Archie’s daughter Jean (Sophie McShera), a London-based art teacher, travels up to the seaside town to get respite from her fiance and the political unrest in London. Greeted by her grandfather Billy (Gawn Grainger) and Archie’s wife Phoebe (Greta Scacchi), Jean re-enters the tumultuous and tired lives of her family: Archie is seeking to marry a younger woman and her half-brother Frank (Jonah Hauer-King) is now out of jail after refusing conscription. As news of Jean’s step-brother Mick casts an increasingly dark shadow on the family, Archie plays his final role as the epitome of the middle-aged angry man of an ever-waning British empire.
Archie’s Music Hall routine is interspersed throughout the drama and set against the backdrop of Christopher Oram’s evocative but underused design: a once-brilliant theatre now tattered and weary. Branagh shines in the song and dance numbers, tapping away and tinting everything with irony, comedy, and even tragedy. Director Rob Ashford is obviously most comfortable in crisp choreography, adorning the stage with dynamic dancers and strong British imagery.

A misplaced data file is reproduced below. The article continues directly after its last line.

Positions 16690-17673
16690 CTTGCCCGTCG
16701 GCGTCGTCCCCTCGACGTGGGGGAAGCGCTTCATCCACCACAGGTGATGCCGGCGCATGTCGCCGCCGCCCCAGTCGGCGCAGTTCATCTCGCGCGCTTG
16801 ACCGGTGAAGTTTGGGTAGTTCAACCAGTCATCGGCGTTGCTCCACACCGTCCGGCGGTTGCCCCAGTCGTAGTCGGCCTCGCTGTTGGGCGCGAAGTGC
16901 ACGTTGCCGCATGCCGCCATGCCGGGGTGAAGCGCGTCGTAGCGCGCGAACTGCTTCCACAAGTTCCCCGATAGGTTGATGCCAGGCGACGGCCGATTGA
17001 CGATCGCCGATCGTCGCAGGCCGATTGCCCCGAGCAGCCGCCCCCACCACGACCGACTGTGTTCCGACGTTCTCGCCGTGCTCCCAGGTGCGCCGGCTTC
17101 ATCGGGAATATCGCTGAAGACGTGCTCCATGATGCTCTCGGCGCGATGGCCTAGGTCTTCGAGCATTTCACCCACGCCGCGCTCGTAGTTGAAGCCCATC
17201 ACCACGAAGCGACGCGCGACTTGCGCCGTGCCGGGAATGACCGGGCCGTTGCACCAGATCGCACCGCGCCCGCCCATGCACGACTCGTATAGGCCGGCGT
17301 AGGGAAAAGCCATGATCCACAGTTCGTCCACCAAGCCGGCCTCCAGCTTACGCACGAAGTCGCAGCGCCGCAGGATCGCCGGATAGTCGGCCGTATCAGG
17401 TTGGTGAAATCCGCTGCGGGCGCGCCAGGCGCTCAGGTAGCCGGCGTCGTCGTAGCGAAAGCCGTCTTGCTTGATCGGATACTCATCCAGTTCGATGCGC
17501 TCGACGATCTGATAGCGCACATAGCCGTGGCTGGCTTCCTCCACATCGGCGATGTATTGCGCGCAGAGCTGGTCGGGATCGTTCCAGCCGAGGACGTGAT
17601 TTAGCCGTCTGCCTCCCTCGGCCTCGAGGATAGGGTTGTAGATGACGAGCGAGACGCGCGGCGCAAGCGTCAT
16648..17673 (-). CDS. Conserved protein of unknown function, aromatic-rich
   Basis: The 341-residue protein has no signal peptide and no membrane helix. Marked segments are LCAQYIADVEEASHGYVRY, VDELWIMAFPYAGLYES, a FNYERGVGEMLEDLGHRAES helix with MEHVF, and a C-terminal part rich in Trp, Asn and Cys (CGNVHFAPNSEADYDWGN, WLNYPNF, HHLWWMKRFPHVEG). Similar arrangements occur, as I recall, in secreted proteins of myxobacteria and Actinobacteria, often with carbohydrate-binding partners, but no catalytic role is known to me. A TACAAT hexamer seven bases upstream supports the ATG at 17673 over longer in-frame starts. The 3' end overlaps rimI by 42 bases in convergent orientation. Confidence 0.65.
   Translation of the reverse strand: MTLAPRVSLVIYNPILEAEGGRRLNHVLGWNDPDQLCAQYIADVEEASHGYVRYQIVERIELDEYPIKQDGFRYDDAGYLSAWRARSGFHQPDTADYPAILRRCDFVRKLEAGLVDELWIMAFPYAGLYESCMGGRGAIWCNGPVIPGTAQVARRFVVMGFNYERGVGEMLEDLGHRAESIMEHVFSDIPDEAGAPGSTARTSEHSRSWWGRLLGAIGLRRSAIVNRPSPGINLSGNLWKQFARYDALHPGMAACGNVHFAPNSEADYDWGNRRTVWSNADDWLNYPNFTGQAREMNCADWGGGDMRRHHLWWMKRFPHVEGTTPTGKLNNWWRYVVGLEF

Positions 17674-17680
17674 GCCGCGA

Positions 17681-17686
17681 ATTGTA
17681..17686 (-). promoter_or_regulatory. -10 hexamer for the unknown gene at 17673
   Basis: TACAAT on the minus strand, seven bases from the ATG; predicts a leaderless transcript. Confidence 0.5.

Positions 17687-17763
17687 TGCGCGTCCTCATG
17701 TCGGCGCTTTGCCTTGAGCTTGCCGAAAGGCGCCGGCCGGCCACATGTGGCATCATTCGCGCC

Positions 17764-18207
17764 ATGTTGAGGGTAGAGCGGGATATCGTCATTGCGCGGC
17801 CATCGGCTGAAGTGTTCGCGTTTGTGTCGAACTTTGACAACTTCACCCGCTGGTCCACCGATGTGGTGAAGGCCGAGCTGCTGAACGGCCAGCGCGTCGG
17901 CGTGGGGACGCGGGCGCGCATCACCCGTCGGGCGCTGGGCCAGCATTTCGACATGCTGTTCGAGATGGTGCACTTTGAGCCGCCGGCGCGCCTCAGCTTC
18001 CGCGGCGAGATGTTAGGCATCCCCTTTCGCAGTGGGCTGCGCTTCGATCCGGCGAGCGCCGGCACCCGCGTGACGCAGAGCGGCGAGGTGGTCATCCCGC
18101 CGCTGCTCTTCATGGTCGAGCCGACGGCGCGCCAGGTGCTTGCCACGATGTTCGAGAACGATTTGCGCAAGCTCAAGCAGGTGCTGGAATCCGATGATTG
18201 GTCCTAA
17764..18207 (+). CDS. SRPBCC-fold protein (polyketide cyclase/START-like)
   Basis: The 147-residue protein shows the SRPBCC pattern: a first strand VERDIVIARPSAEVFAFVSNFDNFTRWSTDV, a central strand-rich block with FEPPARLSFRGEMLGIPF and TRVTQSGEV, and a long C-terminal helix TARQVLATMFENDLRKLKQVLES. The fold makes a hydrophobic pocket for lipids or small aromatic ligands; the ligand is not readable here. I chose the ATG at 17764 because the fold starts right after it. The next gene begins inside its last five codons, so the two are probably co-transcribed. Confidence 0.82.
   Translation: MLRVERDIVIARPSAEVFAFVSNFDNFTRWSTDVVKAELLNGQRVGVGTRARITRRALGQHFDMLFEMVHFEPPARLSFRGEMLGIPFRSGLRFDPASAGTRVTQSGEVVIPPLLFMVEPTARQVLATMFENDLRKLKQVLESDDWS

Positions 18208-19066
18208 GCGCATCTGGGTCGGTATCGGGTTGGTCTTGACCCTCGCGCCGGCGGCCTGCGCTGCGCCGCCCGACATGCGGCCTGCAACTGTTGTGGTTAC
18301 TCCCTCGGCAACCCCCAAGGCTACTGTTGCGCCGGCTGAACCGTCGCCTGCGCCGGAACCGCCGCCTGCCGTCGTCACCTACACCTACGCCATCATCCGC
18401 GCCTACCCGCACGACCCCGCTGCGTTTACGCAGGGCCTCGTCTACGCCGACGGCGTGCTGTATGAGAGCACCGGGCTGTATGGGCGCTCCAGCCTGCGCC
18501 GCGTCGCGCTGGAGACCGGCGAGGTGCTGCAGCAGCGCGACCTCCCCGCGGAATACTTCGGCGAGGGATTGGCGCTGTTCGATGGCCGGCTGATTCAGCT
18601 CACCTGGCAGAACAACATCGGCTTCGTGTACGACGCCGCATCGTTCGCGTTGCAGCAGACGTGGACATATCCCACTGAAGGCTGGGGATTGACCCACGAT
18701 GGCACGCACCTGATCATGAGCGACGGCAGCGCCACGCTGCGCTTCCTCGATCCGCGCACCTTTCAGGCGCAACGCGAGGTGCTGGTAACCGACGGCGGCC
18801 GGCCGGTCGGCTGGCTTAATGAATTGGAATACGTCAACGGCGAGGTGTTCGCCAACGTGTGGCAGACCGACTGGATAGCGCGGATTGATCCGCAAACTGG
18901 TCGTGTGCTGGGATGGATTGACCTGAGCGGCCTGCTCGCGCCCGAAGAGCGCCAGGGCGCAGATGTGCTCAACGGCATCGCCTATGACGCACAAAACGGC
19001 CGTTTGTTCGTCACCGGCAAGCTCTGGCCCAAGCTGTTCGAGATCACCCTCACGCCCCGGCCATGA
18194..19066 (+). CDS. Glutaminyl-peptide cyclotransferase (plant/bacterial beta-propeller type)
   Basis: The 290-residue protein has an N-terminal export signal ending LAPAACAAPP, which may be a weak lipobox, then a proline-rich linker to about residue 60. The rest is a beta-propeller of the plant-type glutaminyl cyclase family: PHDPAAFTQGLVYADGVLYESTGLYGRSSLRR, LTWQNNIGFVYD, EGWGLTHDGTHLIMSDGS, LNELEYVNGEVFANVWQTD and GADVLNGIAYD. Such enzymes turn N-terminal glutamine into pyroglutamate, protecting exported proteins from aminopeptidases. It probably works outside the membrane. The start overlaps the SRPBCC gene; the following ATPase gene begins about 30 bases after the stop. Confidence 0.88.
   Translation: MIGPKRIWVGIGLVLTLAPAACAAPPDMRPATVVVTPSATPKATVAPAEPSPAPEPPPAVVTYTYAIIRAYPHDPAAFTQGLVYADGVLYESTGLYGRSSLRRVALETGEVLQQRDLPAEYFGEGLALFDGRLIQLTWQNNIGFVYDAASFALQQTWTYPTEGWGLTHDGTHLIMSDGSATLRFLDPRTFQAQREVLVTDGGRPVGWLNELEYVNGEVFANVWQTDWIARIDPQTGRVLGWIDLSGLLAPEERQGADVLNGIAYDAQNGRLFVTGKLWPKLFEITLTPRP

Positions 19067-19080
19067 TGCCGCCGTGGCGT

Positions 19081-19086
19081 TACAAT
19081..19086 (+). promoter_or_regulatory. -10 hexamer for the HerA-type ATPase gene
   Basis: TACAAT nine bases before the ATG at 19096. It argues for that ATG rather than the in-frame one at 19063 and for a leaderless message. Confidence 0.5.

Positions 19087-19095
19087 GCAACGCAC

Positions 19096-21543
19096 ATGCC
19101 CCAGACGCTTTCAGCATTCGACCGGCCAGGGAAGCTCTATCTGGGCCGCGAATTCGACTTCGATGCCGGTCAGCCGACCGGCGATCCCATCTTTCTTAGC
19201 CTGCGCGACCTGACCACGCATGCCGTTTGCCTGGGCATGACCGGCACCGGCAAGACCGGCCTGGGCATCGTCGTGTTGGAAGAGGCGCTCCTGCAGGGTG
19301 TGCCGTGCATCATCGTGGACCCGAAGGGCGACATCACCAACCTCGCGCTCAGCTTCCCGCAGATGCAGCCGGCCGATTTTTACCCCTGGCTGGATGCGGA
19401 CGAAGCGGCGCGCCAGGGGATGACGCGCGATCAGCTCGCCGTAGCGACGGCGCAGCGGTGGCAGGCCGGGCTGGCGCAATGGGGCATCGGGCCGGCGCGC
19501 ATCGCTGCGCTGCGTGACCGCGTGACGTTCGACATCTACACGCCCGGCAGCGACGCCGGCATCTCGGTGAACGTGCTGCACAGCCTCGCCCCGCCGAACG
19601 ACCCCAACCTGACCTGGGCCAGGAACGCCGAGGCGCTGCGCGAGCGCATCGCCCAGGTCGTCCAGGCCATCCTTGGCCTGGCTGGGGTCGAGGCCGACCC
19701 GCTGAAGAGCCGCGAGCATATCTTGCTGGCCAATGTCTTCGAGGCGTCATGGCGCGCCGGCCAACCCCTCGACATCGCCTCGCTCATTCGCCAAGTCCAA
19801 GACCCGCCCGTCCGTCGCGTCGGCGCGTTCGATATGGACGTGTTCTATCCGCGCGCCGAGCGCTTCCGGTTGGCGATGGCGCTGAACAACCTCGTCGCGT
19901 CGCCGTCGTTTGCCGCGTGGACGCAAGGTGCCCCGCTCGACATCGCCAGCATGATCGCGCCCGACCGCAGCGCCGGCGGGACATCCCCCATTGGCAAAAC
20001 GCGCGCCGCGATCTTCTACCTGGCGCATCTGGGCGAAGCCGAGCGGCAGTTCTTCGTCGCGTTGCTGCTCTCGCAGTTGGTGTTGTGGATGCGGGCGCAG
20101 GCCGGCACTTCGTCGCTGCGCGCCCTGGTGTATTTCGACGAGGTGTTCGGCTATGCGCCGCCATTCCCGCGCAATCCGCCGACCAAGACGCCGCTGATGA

But by contrast the dramatic scenes are left static and slightly dulled. Only by the second act is the rhythm of the family drama found, and even Branagh almost has a hard time powering the long, dialogue-heavy scenes. The rest of the cast are commendable, but as Archie Rice dominates the family conversation, so too does Branagh dominate the stage.
A revival of Osborne’s The Entertainer feels timely, with questions of Britain’s national identity looming in the background: ‘Can you think of any reason for staying in this cosy corner of Europe?’ However, even with a formidable performance in Branagh’s return to the stage, The Entertainer ends up feeling like a thing of the past.
|What||The Entertainer, Garrick Theatre review|
2 Charing Cross Road, London, WC2H 0HH | MAP
|Nearest tube||Leicester Square (underground)|
20 Aug 16 – 12 Nov 16, 7:30 PM – 10:00 PM
|Price||£15 - £95|
|Website||Click here to book via Branagh Theatre|